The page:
This panel shows, from top to bottom, the Fort Worth castle exterior, the Chicago castle exterior, a floor plan of the Fort Worth castle, and a floor plan of the Chicago castle, as published in the Dallas Morning News and the Chicago Tribune in 1895. Note the lurid labels on the Chicago floor plan. The Morning News article includes a lengthy description of the “mysterious” interior of the Fort Worth castle. This article was published as Holmes was about to go on trial for murdering Benjamin Pitezel. Pitezel, using the alias “Benton T. Lyman,” had been Holmes’s accomplice in fraud and Holmes’s construction supervisor on the Fort Worth castle.
Some background: The man known as “Dr. Henry Howard Holmes” was born in 1861 in New Hampshire. The 1870 census shows the future serial killer, at age nine, attending school. Mudgett was always an overachiever. In fact, it is difficult to say which he achieved more of: fraud, bigamy, or serial murder. In medical school he defrauded insurance companies: He stole cadavers from the medical school anatomy lab and used the dead persons’ identity on life insurance policies, naming himself as the beneficiary. He then set up the cadavers to appear as if they had died in an accident and collected the money. He later sold a worthless patent medicine cure for alcoholism by mail order. He sold an invention that he claimed distilled “illuminating gas” from plain water. In reality he had merely tapped into a pipe of the city gas company and diverted the gas into a Rube Goldbergesque contraption of pulleys, pipes, wires, and other gizmos. He took women as his wife or mistress and persuaded them to sign over their assets. Sometimes these women disappeared. Holmes seldom had to bother with divorce.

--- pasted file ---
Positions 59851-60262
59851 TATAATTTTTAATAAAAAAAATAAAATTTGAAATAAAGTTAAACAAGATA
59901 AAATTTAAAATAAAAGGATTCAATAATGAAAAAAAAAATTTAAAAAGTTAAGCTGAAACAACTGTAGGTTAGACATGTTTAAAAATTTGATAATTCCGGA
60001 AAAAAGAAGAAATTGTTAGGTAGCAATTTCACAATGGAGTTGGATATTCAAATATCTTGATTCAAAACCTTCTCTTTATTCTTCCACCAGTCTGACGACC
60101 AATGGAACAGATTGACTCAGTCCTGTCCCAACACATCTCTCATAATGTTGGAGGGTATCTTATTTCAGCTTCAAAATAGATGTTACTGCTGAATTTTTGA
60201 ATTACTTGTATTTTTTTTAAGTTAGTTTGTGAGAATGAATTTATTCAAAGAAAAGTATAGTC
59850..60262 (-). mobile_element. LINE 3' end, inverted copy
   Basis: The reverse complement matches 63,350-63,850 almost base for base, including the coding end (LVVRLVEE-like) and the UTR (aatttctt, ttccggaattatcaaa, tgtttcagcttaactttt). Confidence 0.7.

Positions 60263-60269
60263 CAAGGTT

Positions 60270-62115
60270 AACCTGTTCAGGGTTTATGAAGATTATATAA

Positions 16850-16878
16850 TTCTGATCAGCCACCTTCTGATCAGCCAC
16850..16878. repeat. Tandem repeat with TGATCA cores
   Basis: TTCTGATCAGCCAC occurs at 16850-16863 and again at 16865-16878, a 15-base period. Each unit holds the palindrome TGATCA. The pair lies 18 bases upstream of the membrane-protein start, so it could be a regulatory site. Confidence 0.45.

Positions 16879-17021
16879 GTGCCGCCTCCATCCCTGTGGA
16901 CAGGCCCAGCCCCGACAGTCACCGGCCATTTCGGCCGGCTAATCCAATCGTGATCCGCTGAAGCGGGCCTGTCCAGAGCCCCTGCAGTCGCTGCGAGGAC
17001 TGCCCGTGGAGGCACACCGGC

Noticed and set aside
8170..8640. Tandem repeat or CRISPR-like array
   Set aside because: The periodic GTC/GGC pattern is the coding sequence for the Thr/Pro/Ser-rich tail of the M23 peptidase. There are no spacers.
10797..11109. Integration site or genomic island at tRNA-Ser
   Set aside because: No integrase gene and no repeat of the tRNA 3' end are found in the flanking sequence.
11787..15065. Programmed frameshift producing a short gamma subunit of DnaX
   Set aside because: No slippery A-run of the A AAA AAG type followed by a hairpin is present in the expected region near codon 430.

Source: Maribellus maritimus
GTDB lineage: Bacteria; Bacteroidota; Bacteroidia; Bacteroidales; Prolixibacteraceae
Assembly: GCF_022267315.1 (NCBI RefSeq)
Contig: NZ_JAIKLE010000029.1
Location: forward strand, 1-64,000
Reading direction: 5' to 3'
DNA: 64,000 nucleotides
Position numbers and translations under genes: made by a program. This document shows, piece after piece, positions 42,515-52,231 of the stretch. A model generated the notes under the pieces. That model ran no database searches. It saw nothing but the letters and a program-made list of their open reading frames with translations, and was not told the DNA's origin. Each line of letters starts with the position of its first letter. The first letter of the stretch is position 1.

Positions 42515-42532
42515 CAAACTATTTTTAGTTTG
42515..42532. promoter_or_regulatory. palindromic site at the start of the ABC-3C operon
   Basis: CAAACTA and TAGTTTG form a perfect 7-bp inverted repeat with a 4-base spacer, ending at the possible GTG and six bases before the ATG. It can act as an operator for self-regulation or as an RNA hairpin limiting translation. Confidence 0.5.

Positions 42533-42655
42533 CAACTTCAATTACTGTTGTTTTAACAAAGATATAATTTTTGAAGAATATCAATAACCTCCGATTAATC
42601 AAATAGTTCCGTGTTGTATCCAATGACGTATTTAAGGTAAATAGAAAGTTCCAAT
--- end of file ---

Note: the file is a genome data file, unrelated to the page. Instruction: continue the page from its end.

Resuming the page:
Holmes also is suspected of killing Pitezel’s three children. And various women who came to work for him in Chicago. And dozens of tourists who visited the Chicago World’s Fair, checked into his hotel there, and were not seen again. And the two Williams sisters of Fort Worth, as this 1894 Fort Worth Gazette headline indicates. After Holmes was arrested in Boston for buying horses in Fort Worth using counterfeit banknotes, police began to weave this way and that through the tangle of fact and fiction that made up his life of crime. One thread led to his Chicago “castle.” The hotel had windowless, soundproof “asphyxiation rooms” that could be locked only from the outside, trap doors, false floors, peepholes, secret passages, greased chutes, a dissecting table, jars of poison, sliding walls, a crematory, a lime pit, even a reputed torture rack. In the basement of the Chicago “castle” police also found human remains. Police said bodies found in the basement were too dismembered and too decomposed to allow an accurate count.